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I am currently expanding my own strategy profiling and testing platform which partly consists of a portfolio backtesting module. The backtest engine processes tick based data (quotes for currencies, order book changes and trades for other asset classes) and I am currently looking to enhance the risk management and portfolio capabilities. As I test portfolios of concurrent assets of different base currencies I need to implement a currency conversion algorithm for margin calculation purpose, base currency pnl, and capital utilization purposes.

There is no issue with my EMS and OMS in real time as each subscribed asset will pass its base currency into a scheduler which frequently updates those fx pairs that aid in converting the asset base currency to overall account base currency. However, as I deal with many hundreds of millions of ticks in backtests I cannot afford to update such fx pairs on each tick, at least it would be computationally prohibitively expensive. obviously we are talking historical data but I have all historical tick based data for any and all currencies pairs.

Can you offer solutions or ideas how to handle such issue? One idea is to update the batch of conversion fx pairs once per day (just one tick data point per day). Fx rates do not fluctuate too much on any given day to make a too significant impact on order sizing, margin calculations, and notional exposure. But any alternative views or recommendations are highly welcomed.

Thanks

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How are you storing the historical ticks? It it were just an array in memory, then running a calculation on 100 million elements should be really fast. –  chrisaycock Jul 19 '13 at 16:35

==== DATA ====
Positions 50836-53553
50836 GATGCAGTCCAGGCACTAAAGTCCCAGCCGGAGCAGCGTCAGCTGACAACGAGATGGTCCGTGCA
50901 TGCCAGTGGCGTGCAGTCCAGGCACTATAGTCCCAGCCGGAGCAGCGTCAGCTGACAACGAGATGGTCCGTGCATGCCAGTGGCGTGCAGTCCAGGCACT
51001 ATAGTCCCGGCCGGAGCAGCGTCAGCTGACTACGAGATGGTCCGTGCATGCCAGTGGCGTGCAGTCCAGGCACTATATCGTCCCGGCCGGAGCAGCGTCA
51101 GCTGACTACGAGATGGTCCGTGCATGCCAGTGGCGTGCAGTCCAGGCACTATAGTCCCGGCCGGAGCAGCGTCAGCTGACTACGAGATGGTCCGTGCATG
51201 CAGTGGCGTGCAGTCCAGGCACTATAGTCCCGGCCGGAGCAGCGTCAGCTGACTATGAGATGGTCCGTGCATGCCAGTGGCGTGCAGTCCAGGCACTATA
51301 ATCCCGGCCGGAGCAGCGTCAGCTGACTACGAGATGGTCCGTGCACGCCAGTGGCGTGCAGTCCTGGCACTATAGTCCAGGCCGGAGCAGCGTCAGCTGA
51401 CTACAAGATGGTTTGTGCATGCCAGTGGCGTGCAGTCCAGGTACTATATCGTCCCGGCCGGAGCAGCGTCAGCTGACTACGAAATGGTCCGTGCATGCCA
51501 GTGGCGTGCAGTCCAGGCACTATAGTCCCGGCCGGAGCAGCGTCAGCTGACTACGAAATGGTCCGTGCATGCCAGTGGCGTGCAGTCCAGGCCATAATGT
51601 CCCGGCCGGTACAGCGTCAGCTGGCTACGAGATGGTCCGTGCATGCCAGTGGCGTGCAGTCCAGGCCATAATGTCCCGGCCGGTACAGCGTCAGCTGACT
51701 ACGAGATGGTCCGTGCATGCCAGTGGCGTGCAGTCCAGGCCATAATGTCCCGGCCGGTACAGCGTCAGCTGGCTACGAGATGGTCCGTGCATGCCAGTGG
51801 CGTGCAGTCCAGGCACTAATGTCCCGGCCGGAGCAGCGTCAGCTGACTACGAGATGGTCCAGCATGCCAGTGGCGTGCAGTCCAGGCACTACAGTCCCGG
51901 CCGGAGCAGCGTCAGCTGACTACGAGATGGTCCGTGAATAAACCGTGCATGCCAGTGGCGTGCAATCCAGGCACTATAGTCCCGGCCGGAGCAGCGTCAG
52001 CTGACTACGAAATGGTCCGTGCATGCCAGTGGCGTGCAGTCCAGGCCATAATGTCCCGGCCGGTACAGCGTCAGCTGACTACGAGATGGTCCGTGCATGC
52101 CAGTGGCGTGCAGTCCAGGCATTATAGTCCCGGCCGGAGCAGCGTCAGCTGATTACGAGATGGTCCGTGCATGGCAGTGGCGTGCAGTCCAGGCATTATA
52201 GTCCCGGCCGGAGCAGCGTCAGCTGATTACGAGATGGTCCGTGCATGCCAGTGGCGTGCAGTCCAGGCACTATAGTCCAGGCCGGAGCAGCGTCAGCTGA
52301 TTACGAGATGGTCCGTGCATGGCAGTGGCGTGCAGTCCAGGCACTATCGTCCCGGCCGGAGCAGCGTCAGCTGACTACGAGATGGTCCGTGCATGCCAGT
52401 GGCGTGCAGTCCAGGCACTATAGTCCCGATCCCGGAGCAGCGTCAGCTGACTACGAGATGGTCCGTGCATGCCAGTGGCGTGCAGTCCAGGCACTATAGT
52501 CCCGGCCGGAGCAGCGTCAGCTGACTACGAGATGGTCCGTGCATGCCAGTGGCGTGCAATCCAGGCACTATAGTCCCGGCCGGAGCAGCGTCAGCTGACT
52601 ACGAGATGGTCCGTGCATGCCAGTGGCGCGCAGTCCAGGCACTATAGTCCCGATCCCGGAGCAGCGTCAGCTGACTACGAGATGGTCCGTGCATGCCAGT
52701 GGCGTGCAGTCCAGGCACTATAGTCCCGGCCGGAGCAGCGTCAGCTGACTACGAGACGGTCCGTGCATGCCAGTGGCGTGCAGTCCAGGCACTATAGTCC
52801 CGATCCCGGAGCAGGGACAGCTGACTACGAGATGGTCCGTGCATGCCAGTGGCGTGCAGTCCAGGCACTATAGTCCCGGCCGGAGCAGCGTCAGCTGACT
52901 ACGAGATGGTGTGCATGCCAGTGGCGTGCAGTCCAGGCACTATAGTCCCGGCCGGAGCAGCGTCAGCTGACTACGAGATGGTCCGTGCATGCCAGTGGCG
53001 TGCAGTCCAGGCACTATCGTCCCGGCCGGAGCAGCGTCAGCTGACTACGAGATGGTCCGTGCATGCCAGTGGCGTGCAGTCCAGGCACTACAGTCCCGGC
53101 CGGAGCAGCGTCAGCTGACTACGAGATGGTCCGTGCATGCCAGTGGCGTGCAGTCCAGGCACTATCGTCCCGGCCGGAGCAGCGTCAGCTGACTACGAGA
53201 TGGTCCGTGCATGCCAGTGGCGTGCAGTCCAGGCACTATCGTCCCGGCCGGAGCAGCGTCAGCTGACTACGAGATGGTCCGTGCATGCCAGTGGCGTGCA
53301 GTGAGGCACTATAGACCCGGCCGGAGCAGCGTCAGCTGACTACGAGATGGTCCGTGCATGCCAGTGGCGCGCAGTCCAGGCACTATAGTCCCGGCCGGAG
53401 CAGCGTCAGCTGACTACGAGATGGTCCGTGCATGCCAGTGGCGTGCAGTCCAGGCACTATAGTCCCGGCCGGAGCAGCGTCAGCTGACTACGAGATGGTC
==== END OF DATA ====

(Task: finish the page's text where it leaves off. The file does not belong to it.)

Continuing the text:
This question appears to be off-topic because it is about software development, which belongs to another site in the Stack Exchange network. –  kristine Jul 19 '13 at 22:14
    
@chrisaycock, I store tick data in binary flat files but wrote a very versatile query engine to access tick data by start and end time stamp extremely quickly regardless of file size. But the issue I stated in my question is not so much about how the historical data is store but rather whether or not to have to update fx conversion factors as frequently as with each incoming data point. When I load batches of tick data into the engine, it loads batches of the same time snap shots across whatever assets the engine is subscribed to. I could do the same with the fx pairs. –  Matt Wolf Jul 20 '13 at 1:12
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@kristine, I see your concern but this is closely related to currency fluctuations and their impact on computations such as pnl, capital utilization, notional exposure,... and hence I decided to pose the question here rather than in a forum of users without much expertise on the finance/trading side. Care to add your take to this problem? I am curious to learn how you would handle it. Thanks –  Matt Wolf Jul 20 '13 at 1:16
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Oh, I see what you're saying now. Yeah, we cheat as well and just update the conversion rate once a day during research. Sorry I can't offer anything more sophisticated than that. –  chrisaycock Jul 20 '13 at 1:52
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3 Answers

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From a practical standpoint, the conversion rate can be kept constant during the day. It won't be precise, but it'll be fast. Stat arb backtesters have plenty of precedent where the entry price is the day's close plus a slippage factor. So if your goal is adversarial research (where there question is "would this strategy work?"), then you could add a negative fudge factor to the conversion rate that always makes your results look slightly worse.

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Thanks for the comments. I would be more careful if I had to deal with inaccurate pricing data of the instrument itself or estimates thereof (I do take exact pricing into account, so no issue there). However, this question only deals with currency conversions to trade/profile non base currency denominated assets. So, after thinking of it I am pretty sure your advice is sufficient, thanks. –  Matt Wolf Jul 26 '13 at 12:10
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There are two factors here, which might or might not be conflicting.